Michael J. Fox isn’t dead — he’s just the latest celebrity victim of a death hoax.
On Sunday, a false report was posted on a site that was seemingly designed to trick readers into thinking they were reading a Yahoo! News article. However, while the two sites had similar looks, stories from the real outlet appear online at www.yahoo.com/news, while this story appeared on http://www.yahoonews-us.com.
The hoax claimed the 57-year-old actor died on Sunday morning from pneumonia, days after checking into the hospital with Parkinson’s Disease-related complications. The site also claimed that the actor’s death had been confirmed to them via the actor’s doctors.
Although it’s unclear what led to the posting of the death hoax, Heavy reported that it may have seemed more plausible to people as the actor has not posted on social media in over a month.
However, although Fox’s last Twitter post is dated June 1, his latest Instagram post was posted on Tuesday.
In the image, the actor smiles while standing beside his wife Tracy Pollan, and two of their children: daughters Aquinnah Kathleen and Schuyler Frances.
While the actor has yet to respond to the death hoax, after word began spreading on social media that the sad news wasn’t true, many fans of the actor expressed their relief.
“I’m glad Michael J. Fox isn’t actually dead. Almost just started sobbing,” wrote one fan.
The star has battled Parkinson’s disease, a disorder that causes uncontrollable tremors throughout his body, since 1991. At first, he did so privately but went public with his diagnosis in 1998.
Despite the challenges, in a March 2017 interview with AARP The Magazine, Fox said he was reminded that he was not alone in his battle when legendary boxer Muhammad Ali, who suffered from Parkinson’s disease for three decades, called him.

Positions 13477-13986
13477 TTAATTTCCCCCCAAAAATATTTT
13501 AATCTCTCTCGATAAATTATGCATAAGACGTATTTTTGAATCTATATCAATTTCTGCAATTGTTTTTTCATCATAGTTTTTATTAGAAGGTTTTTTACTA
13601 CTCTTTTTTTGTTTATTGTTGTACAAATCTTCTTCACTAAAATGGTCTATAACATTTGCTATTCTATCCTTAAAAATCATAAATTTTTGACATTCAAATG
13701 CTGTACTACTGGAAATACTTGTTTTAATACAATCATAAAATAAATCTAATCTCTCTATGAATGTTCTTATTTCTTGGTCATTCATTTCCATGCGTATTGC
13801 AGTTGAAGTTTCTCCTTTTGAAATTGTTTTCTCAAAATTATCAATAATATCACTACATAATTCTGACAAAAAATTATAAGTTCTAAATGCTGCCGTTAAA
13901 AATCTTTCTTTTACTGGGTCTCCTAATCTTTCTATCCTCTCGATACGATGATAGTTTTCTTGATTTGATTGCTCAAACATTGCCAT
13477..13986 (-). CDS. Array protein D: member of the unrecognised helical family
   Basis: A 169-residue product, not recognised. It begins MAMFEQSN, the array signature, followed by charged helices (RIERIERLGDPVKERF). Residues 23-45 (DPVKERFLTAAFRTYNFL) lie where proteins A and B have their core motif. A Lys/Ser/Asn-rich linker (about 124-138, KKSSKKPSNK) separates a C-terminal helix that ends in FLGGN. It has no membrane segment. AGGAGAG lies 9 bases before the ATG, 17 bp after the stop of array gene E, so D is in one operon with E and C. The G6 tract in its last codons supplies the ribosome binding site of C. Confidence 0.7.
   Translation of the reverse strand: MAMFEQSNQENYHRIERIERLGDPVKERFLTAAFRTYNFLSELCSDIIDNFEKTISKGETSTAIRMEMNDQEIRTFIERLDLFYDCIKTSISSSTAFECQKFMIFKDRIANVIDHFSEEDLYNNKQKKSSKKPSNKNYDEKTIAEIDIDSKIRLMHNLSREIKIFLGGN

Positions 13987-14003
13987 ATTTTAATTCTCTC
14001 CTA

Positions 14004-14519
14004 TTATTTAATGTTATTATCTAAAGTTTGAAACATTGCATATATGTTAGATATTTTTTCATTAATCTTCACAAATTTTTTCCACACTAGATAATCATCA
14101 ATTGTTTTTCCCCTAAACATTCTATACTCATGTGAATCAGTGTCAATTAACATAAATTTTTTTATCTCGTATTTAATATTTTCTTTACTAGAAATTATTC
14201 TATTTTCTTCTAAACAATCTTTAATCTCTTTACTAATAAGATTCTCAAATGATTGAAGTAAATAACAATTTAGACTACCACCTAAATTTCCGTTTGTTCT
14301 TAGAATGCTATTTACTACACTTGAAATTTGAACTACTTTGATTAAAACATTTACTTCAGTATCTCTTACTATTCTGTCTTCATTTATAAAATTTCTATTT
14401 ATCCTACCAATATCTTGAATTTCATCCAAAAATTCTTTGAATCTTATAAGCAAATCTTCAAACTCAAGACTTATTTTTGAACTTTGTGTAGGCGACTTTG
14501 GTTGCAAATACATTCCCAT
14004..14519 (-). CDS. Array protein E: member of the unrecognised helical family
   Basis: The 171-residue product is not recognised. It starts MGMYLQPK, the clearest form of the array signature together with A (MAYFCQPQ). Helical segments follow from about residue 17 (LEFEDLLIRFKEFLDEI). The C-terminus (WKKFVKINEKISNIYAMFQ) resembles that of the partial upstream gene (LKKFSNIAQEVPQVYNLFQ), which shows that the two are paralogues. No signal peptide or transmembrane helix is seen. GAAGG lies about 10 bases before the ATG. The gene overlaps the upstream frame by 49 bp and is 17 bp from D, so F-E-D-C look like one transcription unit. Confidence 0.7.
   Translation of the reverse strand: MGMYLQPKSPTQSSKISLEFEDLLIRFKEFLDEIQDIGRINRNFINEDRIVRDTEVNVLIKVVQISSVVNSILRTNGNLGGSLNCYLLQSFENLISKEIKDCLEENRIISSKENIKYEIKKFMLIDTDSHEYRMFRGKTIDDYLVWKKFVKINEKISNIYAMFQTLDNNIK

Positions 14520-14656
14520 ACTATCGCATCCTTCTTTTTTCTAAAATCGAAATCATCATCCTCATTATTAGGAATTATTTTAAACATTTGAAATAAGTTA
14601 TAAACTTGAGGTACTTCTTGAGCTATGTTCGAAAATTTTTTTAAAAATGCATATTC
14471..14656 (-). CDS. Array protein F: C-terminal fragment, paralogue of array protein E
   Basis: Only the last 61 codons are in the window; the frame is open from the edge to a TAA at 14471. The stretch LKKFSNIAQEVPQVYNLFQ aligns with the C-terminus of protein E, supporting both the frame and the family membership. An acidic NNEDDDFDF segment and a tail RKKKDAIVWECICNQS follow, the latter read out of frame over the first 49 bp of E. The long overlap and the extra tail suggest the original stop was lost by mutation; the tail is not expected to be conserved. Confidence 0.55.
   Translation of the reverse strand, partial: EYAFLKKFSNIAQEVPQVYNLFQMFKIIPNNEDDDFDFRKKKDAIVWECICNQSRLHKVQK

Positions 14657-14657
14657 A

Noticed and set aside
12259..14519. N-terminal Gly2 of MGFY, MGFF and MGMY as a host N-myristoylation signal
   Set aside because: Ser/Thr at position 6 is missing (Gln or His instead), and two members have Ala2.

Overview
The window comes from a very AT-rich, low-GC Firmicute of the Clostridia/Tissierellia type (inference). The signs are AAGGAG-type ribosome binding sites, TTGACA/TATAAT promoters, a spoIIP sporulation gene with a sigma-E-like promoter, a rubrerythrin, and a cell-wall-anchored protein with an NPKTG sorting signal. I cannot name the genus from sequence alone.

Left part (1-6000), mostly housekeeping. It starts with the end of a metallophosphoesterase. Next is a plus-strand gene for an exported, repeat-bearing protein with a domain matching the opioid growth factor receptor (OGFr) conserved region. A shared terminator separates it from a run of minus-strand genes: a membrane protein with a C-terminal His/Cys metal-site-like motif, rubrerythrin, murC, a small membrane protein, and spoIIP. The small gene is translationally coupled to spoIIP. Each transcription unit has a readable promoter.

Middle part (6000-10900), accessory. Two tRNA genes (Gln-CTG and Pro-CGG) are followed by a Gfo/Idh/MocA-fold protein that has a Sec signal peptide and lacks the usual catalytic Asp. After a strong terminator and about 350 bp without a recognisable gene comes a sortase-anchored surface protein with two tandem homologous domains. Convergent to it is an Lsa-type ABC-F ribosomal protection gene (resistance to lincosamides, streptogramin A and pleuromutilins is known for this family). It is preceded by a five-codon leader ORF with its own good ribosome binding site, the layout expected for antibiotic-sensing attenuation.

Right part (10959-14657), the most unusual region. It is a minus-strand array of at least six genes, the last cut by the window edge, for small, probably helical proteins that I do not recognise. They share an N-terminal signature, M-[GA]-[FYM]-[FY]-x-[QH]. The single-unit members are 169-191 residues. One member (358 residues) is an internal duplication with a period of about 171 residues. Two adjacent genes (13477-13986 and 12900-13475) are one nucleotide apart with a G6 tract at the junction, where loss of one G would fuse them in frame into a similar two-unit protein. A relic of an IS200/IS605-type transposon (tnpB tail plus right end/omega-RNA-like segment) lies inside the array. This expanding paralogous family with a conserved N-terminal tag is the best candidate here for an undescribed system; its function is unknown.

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Fox remembered that moment with clarity, saying, “In this raspy, paper-thin voice, he said, ‘Aahhhhh … Michael, now that you’re in it, we’ll win this fight.’”
“What could I say?” added Fox. “Sitting there alone listening to Muhammad Ali, this giant — I was welling up, almost openly weeping.”
Fox is just the latest celebrity to fall victim to a death hoax. Last month, a death hoax was started about Mr. Bean star Rowan Atkinson, in an attempt to spread a computer virus, according to website Hoax Slayer.
Jurassic Park actor Jeff Goldblum also had a fake report circulate in 2009 — and his mom believed it.
“Yes, someone had put online that I had fallen off a cliff in New Zealand,” Goldblum, 65, previously recalled during an episode of Watch What Happens Live. “Before we got the word out and I could call everybody, yes, my mom. She called and was like, ‘Jeffrey, are you alright? Are you alright?’ ”
He continued, “And then a friend of mine [who] very tearfully and hysterically left a message.”
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